In the cinema room we used the same dark paint colour in collaboration with the audio-visual designer, as we wanted a paint colour that would obviate the need for a projector screen – the image is projected directly onto the wall!




Chalet Hibou Blanc is very different. For this renovation we designed a grey and white Scandinavian influenced chalet. Here the grey was not used to soften the wood, but rather as a strong colour block contrasting against the white stained wooden walls and ceilings.



In the salon area we used a dark grey as a feature wall with architectural up/down wall lighting. The dark sofa and pale rug continue the colour palette of the walls, ensuring that the Scandi geometric cushions pop in contrast.



In the master bedroom we used two shades of grey – a pale hue on the demi-wall that divides the bedroom area from the freestanding bath and basins, and a darker grey on the wall at the head of the bed. The furnishings are in shades of grey and white – again with geometric cushions as a decorative feature.




Chalet Sapphire is a luxury ski lodge operated by The Boutique Chalet Company. In this project we used four different shades of grey paint across the property to complement the vieux bois structure and walls.



In the bootroom the wooden chalet structure and painted walls are adjacent. The anthracite grey contrasts beautifully with the timber-frame and the bespoke vieux bois storage unit. The tiled floor was chosen as a match to the dark grey paint. The wall to the left in the photo is in the palest grey hue so that the room is not too heavy, and to draw the eye towards the dark feature wall.



In the salon area the mid-grey paint is used to break up the wooden floor, walls and exposed timber-frame. Again we used a pair of architectural up/down wall lights to add interest. This is accentuated by the black and white artwork. The soft furnishings continue this colour palette, teamed with faux-fur cushions.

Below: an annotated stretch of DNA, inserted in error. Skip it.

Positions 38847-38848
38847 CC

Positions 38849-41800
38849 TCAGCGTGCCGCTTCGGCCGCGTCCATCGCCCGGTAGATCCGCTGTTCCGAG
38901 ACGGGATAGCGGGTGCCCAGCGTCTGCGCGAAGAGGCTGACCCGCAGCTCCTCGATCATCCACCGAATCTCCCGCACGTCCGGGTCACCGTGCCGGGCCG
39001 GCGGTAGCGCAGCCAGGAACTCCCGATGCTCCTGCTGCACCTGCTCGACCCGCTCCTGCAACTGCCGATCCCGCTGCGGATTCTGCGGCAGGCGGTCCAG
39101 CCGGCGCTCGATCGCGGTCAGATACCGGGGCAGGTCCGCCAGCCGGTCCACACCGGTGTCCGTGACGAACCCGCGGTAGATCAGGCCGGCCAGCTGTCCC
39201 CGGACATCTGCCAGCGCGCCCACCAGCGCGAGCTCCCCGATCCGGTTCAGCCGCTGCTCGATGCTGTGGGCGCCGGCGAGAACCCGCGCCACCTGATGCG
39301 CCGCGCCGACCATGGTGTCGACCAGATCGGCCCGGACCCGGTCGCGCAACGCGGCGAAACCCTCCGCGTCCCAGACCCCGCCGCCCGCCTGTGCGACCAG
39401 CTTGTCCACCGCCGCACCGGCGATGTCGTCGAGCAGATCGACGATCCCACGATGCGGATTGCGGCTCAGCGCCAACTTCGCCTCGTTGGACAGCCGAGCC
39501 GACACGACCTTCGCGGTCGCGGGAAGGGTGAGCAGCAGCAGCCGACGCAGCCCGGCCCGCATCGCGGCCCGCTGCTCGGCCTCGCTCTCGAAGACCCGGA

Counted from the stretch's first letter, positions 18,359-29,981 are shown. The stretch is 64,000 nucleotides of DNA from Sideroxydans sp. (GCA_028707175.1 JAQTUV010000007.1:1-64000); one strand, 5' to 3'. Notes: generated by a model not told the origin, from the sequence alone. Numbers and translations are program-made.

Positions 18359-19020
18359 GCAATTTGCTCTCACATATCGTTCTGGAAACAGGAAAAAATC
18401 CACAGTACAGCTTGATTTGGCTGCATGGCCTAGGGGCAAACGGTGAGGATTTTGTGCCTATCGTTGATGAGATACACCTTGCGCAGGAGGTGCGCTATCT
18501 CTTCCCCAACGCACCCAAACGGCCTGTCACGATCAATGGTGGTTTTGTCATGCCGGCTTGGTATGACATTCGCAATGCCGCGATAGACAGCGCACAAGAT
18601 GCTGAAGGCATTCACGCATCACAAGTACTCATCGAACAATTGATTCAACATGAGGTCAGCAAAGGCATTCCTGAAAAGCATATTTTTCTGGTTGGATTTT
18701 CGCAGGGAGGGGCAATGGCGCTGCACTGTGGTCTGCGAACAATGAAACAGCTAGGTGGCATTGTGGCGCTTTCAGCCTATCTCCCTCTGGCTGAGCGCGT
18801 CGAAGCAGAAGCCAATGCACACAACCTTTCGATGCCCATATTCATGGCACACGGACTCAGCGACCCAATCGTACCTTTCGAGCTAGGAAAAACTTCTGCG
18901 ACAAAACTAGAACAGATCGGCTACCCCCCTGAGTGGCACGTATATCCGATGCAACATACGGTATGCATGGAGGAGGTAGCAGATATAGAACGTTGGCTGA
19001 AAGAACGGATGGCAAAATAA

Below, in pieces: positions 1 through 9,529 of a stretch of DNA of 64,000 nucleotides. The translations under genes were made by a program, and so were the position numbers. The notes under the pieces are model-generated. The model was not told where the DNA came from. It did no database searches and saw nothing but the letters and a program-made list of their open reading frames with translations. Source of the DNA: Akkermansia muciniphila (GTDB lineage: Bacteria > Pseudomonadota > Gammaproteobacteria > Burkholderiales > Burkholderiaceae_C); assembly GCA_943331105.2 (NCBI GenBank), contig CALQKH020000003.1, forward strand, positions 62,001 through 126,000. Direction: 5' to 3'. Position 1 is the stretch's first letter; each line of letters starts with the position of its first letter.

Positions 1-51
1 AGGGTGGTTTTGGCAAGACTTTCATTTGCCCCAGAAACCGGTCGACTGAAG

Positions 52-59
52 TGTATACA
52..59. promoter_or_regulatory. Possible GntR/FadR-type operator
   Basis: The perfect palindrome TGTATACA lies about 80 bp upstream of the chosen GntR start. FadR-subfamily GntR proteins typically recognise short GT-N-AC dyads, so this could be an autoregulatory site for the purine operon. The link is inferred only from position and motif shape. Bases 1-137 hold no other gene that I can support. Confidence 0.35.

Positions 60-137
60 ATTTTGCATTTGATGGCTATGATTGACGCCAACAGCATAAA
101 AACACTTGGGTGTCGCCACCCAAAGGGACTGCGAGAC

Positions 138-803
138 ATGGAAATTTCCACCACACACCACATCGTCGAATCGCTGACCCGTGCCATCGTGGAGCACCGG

Our final study is La Maison. We featured this property in a previous blog, explaining a little about the history, renovation process and design direction for this gorgeous home. The colour palette is old wood (particularly the timber frame on the upper floor), glass and grey. We used a combination of pale and mid grey paint, dark grey sandstone on the main stairwell and the lower level of the property, and anthracite grey metalwork cladding the tremie in the stairwells.



In this bedroom we used mid grey paint to complement the vieux bois walls and ceiling. The dark grey curtains frame the windows and are the same shade as the headboard and upholstered bed base. The coloured birds on the Timorous Beasties cushions provide a subtle pop of colour in this elegant, sophisticated bedroom.



On the top floor of the property old-wood dominates. The mid grey spine wall is therefore a bold feature, also acting as a backdrop to the large Jomolo painting. The soft furnishings are grey, with the bright Timorous Beasties cushions adding a vibrant punch of colour.



Photography: Neil Sharp, and with kind permission of The Boutique Chalet Company